Health and wellbeing in offices is now critical if they are to function. But don’t expect this to change if the pandemic does come to an end. Maha Khan Phillips reports
Imagine that it is a busy day at work. You jump on your bicycle to avoid your local transport network. Outside the office, you park your bike in one of the many bike stands, and wait for facial recognition technology to identify you and swing the entryway open.
Once inside, you have a shower and change your clothes. Then you use your work app to call an elevator to your location. You check on the app for a low-density work area to sit in and, once you find your spot, you use your phone to tell the elevator which floor to take you to.
Once there, you use the same app to locate a colleague so you can have a socially-distanced conversation. And while all of this is happening, underfloor air-distribution systems are pumping fresh air in via the floor, while stale air is being absorbed into the ceiling.
If you think this is the office of the future, think again. Most of the services described are already in existence. The others will be in a matter of months.
Real estate developer EDGE’s Amsterdam workspace was already certified as the healthiest office in the world before the pandemic, it says. Post-COVID-19, it has consulted with a virologist and with architects, and leveraged its smart technology platform to ensure it provides a safe environment for employees.
“It’s very important when you own a building that you know exactly what is happening in the building,” says Boudewijn Ruitenburg, chief operating officer at EDGE. “You need to implement technology to be able to monitor the building. We implemented a lot of sensor technology and data-analysing technology, and we used that to maintain the building in a more efficient way.”
In Amsterdam and Berlin, the EDGE Smart Platform is being used to assess whether a meeting room’s occupancy is rising over the maximum number of people allowed, and what the air quality is. “In most of our buildings we use geothermal energy, thermal cooling, and heating systems and solar panels to increase energy efficiencies,” Ruitenburg adds.
The firm also plans to use its heat map to see how intensely its buildings are being used and where, so it can ensure better cleaning, and predict maintenance needs. It is using underfloor air distribution systems, where fresh air is pumped in via the floor, and then absorbed by the ceiling. “This way, we have a complete fresh air supply, with no old air staying within the building,” he says.
Air quality has been an understandable concern as employees begin to return to their offices. Harry Badham, UK head of development at AXA-IM Real Assets, the firm which developed 22 Bishopsgate, City of London’s tallest building, says the recirculating airflow system has been turned off, so that all the air in the building is fresh air. “It costs more money, because you have to run the pumps harder, and it uses more energy, but it gives people the benefit of outside air,” he explains.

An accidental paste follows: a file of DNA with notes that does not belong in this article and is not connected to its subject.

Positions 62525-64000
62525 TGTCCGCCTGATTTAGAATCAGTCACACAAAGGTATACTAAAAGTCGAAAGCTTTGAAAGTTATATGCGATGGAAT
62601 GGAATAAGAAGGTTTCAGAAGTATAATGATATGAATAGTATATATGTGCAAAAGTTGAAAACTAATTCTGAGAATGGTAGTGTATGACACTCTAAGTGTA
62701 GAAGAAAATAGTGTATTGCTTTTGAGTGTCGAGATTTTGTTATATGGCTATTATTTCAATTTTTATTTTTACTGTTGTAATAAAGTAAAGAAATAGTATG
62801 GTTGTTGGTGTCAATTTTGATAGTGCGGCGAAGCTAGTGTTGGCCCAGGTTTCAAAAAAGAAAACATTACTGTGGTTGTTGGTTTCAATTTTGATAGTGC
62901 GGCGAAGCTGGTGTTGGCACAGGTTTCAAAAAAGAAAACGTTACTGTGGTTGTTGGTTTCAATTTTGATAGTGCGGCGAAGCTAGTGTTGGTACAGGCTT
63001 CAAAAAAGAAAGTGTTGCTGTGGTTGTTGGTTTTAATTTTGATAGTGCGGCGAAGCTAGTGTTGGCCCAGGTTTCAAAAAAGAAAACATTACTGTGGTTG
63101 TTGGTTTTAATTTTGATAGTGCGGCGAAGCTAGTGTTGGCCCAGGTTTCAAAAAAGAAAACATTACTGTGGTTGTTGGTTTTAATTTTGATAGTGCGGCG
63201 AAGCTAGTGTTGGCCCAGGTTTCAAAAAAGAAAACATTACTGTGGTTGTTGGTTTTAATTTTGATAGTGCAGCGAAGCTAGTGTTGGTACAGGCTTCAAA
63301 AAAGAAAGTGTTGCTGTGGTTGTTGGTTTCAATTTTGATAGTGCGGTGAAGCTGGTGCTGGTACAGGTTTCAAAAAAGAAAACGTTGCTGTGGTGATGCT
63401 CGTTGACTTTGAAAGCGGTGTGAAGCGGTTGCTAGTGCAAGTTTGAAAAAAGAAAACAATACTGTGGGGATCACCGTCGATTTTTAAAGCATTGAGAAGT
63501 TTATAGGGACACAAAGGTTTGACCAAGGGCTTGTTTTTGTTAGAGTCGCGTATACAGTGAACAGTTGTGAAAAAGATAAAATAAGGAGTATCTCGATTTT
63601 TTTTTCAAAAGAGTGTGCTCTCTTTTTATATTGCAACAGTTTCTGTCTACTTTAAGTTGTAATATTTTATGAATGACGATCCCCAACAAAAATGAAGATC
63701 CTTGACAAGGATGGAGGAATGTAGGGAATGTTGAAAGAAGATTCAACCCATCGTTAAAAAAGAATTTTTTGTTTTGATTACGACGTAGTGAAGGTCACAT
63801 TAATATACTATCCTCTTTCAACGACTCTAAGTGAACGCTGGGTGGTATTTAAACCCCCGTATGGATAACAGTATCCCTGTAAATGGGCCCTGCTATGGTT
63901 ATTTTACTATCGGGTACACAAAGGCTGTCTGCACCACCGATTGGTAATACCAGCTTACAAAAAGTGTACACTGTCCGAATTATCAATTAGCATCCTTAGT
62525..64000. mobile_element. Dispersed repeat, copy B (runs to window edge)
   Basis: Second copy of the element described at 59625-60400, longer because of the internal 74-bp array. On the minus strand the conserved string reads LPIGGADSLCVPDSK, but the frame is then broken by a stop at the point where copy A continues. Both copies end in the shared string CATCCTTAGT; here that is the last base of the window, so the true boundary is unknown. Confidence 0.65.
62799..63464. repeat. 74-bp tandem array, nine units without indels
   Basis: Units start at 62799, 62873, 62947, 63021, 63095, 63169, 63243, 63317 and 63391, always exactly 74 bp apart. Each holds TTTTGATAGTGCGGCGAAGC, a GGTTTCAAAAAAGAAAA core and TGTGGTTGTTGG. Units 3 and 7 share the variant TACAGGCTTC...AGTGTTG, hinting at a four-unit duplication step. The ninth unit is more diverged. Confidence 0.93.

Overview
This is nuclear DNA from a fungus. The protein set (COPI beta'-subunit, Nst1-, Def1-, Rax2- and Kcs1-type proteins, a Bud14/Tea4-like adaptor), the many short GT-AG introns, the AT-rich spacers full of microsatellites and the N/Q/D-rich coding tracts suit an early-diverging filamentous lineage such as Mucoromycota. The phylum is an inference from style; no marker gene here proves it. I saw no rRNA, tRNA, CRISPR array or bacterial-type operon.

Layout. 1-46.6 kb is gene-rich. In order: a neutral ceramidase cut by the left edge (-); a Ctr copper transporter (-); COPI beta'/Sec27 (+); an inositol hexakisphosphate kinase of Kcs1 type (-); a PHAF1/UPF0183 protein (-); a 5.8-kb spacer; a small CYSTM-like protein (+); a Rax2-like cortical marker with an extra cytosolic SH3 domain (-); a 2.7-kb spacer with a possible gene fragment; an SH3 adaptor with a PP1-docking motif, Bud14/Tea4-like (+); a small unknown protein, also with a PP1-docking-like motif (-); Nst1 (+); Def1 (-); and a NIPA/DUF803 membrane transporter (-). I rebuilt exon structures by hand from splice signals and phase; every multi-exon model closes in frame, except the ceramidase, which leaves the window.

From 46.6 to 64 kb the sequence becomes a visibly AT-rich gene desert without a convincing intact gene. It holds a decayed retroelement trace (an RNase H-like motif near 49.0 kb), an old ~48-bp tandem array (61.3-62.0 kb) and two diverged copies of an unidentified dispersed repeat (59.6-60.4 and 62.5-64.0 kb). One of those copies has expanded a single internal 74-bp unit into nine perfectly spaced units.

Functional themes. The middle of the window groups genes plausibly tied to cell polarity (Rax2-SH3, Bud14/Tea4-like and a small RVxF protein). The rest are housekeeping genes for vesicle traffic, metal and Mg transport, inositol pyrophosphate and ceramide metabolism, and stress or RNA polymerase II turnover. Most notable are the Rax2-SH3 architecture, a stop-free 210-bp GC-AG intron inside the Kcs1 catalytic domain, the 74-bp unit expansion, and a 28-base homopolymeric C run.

The building’s elevators and entry points are now touchless as well, and generous cycle capacity and changing facilities have been built to help people who are commuting. “The use of technology is making some buildings more obsolete than others,” Badham says. “If your building can’t deal with the technological requirements of health in the workplace, it’s going to be obsolete.”
And developers are thinking about life beyond COVID-19. Nuno Fernandes, design director for EMEA at Tétris, the fit-out specialist, says sustainability was a large factor in how they thought about re-designing space for returning businesses and their employees.
“That might not sound like an immediate concern, but we thought it would be easy to put up Plexiglas everywhere, but it wouldn’t be sustainable,” he says. “We would rather come up with solutions that will last, so our approach was to find solutions that were good practice for our clients and would remain in place even after the threat of contagion was gone.”
Instead of plexiglass, the firm is using sustainable screens and acoustic panels to create separation. “Rather than plexiglass, we use planter boxes with plants that purify the air,” says Fernandes.
Hot desking, which had become a predominant feature during the past decade, is off the table. “Hot desking is no longer an option for hygiene reasons, and there are questions if it’s something that will continue happening in the future,” he says.
“Right now you can hot desk, but only for the whole day and after that the surfaces will be sanitised.”
Above all, office providers are focused on keeping employees healthy. “We have invested in thermal imaging cameras across our portfolio so our customers and staff can measure their temperature as they enter our buildings,” says Jonathan Weinbrenn, managing director of BESpoke, the flex space offering for large corporate occupiers. “We have also brought in a huge range of sanitisation measures as well, deploying fogging machines, similar to those used by the NHS and transport networks.”
Providers agree on one thing: once all these initiatives are in place, it will be harder to go back. Even after the COVID-19 pandemic is over, occupiers will expect health and wellbeing considerations to remain at the forefront of any service provision. It was a trend that was in development before the pandemic, and it has only gained strength.
“In this crazy situation, the first conclusion we came to was that a focus on health and sustainability, facilitated by smart technology, was the right way forward,” says Ruitenburg. “We were already on that route for some years.
Future of Offices: No going back
- Currently reading
Future of Offices: Permanent health regime